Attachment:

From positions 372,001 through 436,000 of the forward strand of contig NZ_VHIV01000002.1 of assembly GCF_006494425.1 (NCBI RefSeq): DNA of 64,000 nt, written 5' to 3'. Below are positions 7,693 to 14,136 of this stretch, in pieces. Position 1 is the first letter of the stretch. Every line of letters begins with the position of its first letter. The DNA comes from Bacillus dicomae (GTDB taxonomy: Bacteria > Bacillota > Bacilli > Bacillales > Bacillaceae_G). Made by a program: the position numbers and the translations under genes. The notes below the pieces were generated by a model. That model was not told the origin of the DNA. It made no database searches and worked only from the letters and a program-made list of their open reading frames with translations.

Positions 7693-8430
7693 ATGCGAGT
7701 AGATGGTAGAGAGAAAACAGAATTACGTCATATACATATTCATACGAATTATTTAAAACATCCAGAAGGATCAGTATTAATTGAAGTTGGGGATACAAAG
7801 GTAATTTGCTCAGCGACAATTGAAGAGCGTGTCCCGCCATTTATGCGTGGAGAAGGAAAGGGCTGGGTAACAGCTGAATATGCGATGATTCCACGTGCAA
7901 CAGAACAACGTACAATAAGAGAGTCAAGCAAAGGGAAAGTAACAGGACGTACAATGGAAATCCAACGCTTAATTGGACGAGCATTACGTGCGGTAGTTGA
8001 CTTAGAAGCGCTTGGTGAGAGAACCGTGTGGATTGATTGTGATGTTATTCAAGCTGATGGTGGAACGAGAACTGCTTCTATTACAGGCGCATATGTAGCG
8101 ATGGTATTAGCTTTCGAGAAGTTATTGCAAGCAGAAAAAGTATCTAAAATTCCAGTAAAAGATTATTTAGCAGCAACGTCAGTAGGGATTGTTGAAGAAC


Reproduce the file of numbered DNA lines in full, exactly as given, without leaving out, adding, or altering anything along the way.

From positions 372,001 through 436,000 of the forward strand of contig NZ_VHIV01000002.1 of assembly GCF_006494425.1 (NCBI RefSeq): DNA of 64,000 nt, written 5' to 3'. Below are positions 7,693 to 14,136 of this stretch, in pieces. Position 1 is the first letter of the stretch. Every line of letters begins with the position of its first letter. The DNA comes from Bacillus dicomae (GTDB taxonomy: Bacteria > Bacillota > Bacilli > Bacillales > Bacillaceae_G). Made by a program: the position numbers and the translations under genes. The notes below the pieces were generated by a model. That model was not told the origin of the DNA. It made no database searches and worked only from the letters and a program-made list of their open reading frames with translations.

Positions 7693-8430
7693 ATGCGAGT
7701 AGATGGTAGAGAGAAAACAGAATTACGTCATATACATATTCATACGAATTATTTAAAACATCCAGAAGGATCAGTATTAATTGAAGTTGGGGATACAAAG
7801 GTAATTTGCTCAGCGACAATTGAAGAGCGTGTCCCGCCATTTATGCGTGGAGAAGGAAAGGGCTGGGTAACAGCTGAATATGCGATGATTCCACGTGCAA
7901 CAGAACAACGTACAATAAGAGAGTCAAGCAAAGGGAAAGTAACAGGACGTACAATGGAAATCCAACGCTTAATTGGACGAGCATTACGTGCGGTAGTTGA
8001 CTTAGAAGCGCTTGGTGAGAGAACCGTGTGGATTGATTGTGATGTTATTCAAGCTGATGGTGGAACGAGAACTGCTTCTATTACAGGCGCATATGTAGCG
8101 ATGGTATTAGCTTTCGAGAAGTTATTGCAAGCAGAAAAAGTATCTAAAATTCCAGTAAAAGATTATTTAGCAGCAACGTCAGTAGGGATTGTTGAAGAAC